Tech Talk #26 – May 28, 2016
Microsoft is giving away the latest version of Windows, Windows 10. And they’re getting pretty aggressive about it – even marking it as a Windows Update. The upgrade can happen even if you don’t explicitly ask for it.
If you’ve decided Windows10 isn’t for you, or if you want to have some control over when your computer gets the upgrade, open your favorite browser and search for “Never10.” Never10 is a program from Steve Gibson at Gibson Research Corporation which lets you control when to upgrade to Windows10. Download Never10 only from the grc.com search result. Double-click on the downloaded never10.exe file to run the program. Now just click on the Disable Win10 Upgrade button. That’s all there is to it.
When, or if, you decide you do want the Windows10 upgrade, just go back to the never10.exe file in your Downloads folder, double-click to run it, and click on the Enable Win10 Upgrade button.
If your computer did the upgrade to Windows 10 and you don’t like it, you can always put it back. Here’s how: Open the Start menu and click on Settings. Then click the Update & security icon and select Recovery.
You should see a “Go back to Windows 7” or “Go back to Windows 8.1” option, depending on what was on your PC when you upgraded. Click the Get started button to restore your previous version of Windows. Of course, Microsoft will ask you why you want to go back. Don’t be afraid, let them know.
After your computer reboots a few times, the process is complete. Your desktop icons, wallpaper, and all your files and programs will be right where you left them.
Fake tech support scams
Well, those darn fake tech support scammers are still at it. It seems like there are more of them than ever and they’re changing their tactics.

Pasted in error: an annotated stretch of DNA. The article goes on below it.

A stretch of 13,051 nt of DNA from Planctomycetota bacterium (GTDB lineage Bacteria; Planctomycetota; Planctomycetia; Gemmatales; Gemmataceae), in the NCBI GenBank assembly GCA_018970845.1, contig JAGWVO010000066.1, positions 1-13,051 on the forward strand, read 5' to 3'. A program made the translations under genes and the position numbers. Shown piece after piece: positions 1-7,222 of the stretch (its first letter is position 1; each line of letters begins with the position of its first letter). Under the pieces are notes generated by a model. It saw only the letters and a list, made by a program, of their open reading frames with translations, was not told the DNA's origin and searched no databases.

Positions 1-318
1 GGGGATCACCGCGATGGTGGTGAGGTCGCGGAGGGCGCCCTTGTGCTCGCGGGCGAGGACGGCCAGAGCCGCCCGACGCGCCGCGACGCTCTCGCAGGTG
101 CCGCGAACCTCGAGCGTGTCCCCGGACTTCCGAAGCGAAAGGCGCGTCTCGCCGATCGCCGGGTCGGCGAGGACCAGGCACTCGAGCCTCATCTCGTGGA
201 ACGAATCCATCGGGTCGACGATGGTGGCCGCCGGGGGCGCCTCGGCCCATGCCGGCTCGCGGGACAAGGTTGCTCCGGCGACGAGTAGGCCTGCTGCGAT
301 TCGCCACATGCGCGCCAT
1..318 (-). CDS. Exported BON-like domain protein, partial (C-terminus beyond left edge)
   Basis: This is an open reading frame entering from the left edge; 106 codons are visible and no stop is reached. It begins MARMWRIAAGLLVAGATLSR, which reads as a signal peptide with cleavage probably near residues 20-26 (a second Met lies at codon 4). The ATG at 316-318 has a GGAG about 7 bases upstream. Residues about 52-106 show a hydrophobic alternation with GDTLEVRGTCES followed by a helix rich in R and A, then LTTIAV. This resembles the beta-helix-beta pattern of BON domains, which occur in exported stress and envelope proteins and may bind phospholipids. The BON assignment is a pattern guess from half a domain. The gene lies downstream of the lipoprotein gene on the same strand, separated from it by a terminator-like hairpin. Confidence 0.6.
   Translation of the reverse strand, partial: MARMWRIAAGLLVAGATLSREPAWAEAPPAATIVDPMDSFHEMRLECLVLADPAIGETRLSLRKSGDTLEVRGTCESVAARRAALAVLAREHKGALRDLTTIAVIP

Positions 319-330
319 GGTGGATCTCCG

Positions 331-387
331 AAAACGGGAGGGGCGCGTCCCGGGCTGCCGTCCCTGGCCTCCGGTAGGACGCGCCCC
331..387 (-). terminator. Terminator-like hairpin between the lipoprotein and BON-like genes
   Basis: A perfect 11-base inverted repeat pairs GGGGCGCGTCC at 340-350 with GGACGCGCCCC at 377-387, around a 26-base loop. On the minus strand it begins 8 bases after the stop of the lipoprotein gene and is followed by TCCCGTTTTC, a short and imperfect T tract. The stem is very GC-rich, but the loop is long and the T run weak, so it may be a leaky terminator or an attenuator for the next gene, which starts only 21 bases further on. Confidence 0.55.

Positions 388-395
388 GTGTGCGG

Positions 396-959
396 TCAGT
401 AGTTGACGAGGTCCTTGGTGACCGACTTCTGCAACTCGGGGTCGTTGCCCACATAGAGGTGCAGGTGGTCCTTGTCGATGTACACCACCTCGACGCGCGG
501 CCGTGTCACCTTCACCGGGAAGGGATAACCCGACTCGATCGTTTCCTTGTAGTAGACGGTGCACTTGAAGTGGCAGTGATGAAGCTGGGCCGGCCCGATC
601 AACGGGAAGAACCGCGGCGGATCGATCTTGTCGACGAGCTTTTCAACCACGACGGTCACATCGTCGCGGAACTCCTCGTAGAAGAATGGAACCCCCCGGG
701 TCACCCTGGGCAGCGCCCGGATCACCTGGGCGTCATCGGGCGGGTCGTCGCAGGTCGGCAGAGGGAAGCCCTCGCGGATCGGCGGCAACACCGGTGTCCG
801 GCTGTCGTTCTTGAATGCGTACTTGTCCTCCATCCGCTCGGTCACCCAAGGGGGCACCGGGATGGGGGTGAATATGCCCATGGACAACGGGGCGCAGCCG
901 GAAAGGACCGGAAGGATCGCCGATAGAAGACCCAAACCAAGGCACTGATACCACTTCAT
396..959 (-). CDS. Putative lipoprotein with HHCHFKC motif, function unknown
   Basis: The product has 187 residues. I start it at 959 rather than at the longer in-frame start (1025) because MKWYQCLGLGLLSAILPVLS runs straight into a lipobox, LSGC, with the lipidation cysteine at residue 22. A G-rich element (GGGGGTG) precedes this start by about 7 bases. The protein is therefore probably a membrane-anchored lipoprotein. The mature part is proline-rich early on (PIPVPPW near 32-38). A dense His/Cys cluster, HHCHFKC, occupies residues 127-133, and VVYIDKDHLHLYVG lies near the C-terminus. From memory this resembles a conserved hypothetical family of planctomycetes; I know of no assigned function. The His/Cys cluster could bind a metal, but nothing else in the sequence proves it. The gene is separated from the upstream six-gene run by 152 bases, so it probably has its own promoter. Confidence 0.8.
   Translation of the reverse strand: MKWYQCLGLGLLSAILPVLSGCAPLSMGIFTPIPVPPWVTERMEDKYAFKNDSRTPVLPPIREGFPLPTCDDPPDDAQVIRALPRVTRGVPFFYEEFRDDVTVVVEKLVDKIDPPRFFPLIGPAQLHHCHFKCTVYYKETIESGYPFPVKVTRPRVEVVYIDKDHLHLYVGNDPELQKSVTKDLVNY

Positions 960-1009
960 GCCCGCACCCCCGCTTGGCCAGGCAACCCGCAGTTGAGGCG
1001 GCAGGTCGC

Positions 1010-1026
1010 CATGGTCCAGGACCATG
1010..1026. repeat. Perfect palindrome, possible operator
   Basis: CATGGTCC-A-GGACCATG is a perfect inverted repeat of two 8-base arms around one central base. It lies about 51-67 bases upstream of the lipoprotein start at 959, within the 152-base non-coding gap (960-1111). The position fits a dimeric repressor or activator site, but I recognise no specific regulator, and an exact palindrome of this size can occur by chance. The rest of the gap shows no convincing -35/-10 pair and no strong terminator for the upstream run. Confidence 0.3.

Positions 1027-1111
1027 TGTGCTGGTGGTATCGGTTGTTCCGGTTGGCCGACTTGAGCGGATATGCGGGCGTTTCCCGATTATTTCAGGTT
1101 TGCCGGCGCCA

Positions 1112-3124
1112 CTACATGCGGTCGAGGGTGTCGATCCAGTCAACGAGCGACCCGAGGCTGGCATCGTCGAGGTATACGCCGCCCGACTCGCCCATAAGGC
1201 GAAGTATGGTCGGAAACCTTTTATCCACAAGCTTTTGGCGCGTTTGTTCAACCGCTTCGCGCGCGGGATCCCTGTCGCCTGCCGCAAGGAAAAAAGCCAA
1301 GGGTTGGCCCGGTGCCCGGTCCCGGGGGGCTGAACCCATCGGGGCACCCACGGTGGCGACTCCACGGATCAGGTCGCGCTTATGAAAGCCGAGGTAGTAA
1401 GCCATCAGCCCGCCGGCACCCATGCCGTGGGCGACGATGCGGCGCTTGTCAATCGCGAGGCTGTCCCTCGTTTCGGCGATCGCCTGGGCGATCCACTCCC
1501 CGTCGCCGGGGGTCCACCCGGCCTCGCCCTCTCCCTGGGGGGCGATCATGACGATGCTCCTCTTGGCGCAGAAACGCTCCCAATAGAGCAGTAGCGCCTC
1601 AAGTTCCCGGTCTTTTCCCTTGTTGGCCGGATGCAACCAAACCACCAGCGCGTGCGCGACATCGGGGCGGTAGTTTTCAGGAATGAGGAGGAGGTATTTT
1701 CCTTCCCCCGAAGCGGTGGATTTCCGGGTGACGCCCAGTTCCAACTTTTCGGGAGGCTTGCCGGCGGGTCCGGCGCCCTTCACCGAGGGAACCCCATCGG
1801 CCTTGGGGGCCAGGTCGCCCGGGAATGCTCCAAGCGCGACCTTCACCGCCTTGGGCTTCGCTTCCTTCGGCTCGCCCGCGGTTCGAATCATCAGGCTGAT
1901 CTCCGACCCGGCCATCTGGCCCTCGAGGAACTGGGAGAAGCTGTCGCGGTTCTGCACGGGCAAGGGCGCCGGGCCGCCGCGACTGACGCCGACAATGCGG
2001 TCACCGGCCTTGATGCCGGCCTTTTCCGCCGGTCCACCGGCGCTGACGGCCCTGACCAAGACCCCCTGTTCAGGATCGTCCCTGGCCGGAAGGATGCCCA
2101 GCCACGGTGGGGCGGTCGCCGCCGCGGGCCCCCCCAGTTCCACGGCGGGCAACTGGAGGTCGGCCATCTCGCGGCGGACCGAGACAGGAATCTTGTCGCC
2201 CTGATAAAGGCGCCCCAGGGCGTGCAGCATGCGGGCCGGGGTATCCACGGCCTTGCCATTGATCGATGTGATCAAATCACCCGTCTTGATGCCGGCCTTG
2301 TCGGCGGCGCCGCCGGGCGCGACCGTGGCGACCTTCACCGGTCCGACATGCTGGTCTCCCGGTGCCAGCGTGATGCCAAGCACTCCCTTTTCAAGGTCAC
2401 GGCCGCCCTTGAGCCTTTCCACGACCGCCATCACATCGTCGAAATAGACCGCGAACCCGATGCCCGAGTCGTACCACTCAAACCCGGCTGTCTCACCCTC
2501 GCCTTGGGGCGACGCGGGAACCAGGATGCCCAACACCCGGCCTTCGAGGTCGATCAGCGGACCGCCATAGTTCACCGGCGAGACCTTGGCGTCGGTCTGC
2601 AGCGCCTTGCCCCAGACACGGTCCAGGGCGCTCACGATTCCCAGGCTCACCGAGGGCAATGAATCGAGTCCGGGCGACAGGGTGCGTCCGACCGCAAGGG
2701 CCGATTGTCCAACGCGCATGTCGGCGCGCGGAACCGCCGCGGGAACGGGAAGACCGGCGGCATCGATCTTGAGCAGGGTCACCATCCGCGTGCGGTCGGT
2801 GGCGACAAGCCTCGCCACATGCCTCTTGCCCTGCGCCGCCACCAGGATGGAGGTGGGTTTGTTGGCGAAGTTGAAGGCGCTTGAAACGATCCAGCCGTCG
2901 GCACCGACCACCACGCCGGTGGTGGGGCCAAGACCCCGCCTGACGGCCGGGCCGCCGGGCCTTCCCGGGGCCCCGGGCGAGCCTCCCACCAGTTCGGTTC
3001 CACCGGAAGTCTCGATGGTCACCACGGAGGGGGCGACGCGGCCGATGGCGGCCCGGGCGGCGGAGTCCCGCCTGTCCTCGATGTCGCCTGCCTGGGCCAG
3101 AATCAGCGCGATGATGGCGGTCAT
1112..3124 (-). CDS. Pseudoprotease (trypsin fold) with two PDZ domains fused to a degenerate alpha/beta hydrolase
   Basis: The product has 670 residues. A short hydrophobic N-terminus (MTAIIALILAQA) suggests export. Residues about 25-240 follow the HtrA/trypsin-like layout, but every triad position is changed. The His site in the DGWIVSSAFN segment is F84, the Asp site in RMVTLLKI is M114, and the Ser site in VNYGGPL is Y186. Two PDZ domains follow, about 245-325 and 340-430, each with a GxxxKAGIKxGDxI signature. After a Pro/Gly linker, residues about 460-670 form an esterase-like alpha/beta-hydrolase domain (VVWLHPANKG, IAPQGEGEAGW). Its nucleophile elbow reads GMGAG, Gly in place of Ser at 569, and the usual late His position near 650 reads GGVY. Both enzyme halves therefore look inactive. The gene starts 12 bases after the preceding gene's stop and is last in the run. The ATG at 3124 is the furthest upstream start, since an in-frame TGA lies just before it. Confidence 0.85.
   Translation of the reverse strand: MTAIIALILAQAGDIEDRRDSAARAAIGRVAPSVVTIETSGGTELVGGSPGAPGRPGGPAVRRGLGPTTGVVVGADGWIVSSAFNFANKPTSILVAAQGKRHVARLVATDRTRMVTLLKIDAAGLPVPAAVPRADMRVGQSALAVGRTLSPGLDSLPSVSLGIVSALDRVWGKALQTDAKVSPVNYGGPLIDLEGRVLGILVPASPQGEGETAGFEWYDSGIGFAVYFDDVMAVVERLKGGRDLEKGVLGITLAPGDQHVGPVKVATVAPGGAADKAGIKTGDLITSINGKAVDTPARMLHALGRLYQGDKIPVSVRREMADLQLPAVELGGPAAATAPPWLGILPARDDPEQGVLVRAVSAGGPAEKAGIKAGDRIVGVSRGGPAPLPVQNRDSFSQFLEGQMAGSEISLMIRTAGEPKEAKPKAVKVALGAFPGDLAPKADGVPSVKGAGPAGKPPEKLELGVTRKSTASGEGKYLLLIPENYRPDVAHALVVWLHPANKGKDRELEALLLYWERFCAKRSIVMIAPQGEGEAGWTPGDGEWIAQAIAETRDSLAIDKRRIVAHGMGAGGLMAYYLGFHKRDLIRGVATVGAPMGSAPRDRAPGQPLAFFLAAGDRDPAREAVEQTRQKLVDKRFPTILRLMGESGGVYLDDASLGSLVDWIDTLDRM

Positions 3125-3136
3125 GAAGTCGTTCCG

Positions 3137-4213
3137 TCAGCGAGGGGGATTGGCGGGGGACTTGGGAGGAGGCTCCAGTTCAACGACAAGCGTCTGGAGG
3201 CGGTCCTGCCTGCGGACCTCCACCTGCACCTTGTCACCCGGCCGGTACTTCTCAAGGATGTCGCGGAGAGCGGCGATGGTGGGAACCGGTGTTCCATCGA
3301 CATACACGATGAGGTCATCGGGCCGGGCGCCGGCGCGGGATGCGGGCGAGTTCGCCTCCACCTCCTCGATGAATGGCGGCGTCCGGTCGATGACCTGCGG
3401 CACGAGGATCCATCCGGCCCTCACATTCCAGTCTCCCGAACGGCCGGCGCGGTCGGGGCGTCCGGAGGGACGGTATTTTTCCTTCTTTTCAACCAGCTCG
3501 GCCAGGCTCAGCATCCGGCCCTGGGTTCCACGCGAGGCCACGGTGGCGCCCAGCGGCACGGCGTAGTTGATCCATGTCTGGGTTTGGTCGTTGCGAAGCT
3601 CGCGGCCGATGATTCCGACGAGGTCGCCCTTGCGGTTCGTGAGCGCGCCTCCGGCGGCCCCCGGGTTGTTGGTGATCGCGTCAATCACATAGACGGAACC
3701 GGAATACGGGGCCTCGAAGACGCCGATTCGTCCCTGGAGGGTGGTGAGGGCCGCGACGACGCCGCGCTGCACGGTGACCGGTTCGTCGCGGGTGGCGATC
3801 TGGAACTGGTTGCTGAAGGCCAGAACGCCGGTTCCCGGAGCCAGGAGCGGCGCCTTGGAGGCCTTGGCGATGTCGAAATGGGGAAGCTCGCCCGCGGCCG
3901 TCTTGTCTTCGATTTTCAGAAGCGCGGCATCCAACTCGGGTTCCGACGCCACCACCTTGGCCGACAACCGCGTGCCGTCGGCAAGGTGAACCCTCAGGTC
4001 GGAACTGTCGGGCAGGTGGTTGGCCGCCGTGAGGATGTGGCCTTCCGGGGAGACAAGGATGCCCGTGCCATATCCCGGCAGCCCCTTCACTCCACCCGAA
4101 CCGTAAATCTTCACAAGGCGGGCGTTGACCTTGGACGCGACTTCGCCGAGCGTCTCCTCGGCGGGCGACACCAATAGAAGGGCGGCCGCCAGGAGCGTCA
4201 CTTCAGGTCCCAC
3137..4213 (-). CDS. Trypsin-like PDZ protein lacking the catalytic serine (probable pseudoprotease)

In addition to calling you on the phone pretending to be from Microsoft, they are also now generating popups or unauthorized web pages on your screen. These popups can take over your computer and scare you about all sorts of bad things that you’ve done or that could happen if you don’t call the number on your screen to get it fixed. Immediately, if not sooner. Don’t worry it’s all a lie.
How should you handle these scammers?
For the phone calls, just hang up on them. Don’t engage them at all. They’re good salesmen and may trick you into doing things you shouldn’t do.
For the web pages that take over your computer, just turn off the computer, wait for a few seconds (maybe while you ponder the life choices someone must have made for it to seem normal to them to cheat computer users out of money) then turn the computer back on and all should be well. If you’ve got any lingering weirdness, run a full scan with your anti-virus and anti-malware programs and you should be good.
If you want to report a scam, try to get as much information from the caller as you can: The name of the company they claim to work for, the company’s web address, and a phone number or address. You’d be surprised how many of them will give that information to you.
Once you have all that information, hang up — and report the call to the relevant authorities. Microsoft has a Web page dedicated to tech-support scams; Google Microsoft scam calls to find it. The Federal Trade Commission also has a website for fielding complaints; Google Microsoft scam calls ftc to find their website.
Never give a caller your credit card number or allow them to install software on your PC. And remember, no one will ever call you and tell you there is something wrong with your computer.
OK, OK, wait. There is someone who might call you about your computer. There is a very very very slight chance that your Internet Service Provider (ISP) could call you if your computer gets infected with malware that turns it into a “bot” for hackers.
If a caller claims to be calling from your ISP, ask for the caller’s name, where his or her office is located, and for the office telephone number. Ask why you’re being contacted by telephone, what the issue with your computer is and how Internet provider could tell it was your PC specifically that had a problem. Then hang up and call your ISP back using the phone number listed on your bill, not the one your caller gave you. Ask for the tech support department or for the person who called you specifically.
It’s a new world
For years there has been a theory that millions of monkeys typing at random on millions of typewriters would reproduce the entire works of Shakespeare. The Internet has proven this theory to be untrue. – Anonymous
Do you have a computer or technology question? Greg Cunningham has been providing Tehachapi with on-site PC and network services since 2007. Email Greg at firstname.lastname@example.org.